“I had to think: This is not a child”: A qualitative exploration of how women/couples articulate their relation to the fetus/child following termination of a wanted pregnancy due to Down syndrome

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  • Stina Lou
  • Dorte Hvidtjørn, University of Southern Denmark, Denmark
  • Mathilde Lindh Jørgensen, Denmark
  • Ida Vogel

Objective: Termination of a wanted pregnancy due to fetal anomaly may generate complex feelings of grief and loss. The aim of this study was to explore the different ways that women/couples articulated their relation to the fetus/child following a termination of pregnancy due to a prenatal diagnosis of Down syndrome. Method: Qualitative interview study with 21 women/couples who had recently terminated a wanted pregnancy. Data were analyzed using thematic analysis. Results: The analysis identified how some women detached themselves from the fetus/child following the diagnosis by mentally separating from the fetus/child, by acting as if they were not pregnant (e.g., by drinking wine), or by deliberately using the term ‘fetus’ to designate the fetus/child as a biological entity. The analysis also identified accounts of attachment such as singing a lullaby to the fetus/child or using the term ‘our child’ or ‘my baby’. However, accounts of detachment and attachment often intermingled and changed over time. Following the termination, many women/couples felt ambiguous about the sonogram as a symbol of the potential child. Overall, the analysis showed that the relation to and the meaning of the fetus/child was ambiguous and open to reinterpretation. Conclusion: The main contribution of this study is the identification of how articulations of attachment and detachment are not mutually exclusive but coexist and may change over time. Furthermore, we argue that detachment does not equal indifference. Thus, healthcare professionals must support the couple in finding a terminology and a narrative that are meaningful for them.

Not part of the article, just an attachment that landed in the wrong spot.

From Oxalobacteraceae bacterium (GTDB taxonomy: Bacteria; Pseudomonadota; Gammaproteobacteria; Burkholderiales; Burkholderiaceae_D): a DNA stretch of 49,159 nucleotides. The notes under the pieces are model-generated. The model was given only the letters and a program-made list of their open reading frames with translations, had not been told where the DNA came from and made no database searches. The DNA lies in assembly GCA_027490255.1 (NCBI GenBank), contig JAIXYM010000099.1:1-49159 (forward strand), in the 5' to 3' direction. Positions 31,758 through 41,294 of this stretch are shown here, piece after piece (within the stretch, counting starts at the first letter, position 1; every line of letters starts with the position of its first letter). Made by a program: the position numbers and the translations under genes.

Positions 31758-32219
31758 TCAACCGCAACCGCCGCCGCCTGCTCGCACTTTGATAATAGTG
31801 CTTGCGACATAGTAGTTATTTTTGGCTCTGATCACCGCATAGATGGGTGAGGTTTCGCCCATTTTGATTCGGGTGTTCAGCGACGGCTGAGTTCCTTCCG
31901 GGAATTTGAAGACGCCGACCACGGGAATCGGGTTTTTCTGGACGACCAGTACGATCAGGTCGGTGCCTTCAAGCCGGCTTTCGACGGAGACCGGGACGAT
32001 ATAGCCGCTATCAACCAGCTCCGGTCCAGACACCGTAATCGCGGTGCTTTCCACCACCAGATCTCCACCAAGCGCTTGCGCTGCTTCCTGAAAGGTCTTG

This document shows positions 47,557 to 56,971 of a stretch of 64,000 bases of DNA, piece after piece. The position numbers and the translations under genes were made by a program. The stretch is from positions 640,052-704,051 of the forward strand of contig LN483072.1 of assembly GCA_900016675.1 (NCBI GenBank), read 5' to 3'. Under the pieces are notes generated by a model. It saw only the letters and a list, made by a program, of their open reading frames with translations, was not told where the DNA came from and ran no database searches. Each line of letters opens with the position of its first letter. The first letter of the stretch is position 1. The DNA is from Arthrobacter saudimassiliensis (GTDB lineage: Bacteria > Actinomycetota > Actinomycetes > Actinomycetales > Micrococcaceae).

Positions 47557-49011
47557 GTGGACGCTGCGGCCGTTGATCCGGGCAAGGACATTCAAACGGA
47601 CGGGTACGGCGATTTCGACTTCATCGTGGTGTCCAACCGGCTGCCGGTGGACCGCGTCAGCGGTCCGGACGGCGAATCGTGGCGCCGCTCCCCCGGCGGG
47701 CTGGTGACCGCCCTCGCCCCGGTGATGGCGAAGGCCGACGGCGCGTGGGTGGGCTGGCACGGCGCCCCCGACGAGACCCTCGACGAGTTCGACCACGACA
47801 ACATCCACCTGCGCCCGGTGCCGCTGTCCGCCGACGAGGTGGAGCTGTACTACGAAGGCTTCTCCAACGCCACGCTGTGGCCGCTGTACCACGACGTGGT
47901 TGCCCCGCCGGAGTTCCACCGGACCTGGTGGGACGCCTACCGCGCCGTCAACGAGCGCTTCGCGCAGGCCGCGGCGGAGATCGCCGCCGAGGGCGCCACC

Original languageEnglish
Article number100606
JournalSexual & Reproductive HealthCare
Publication statusPublished - Jun 2021

    Research areas

  • Bonding, Grief, Qualitative research, Termination, Terminology

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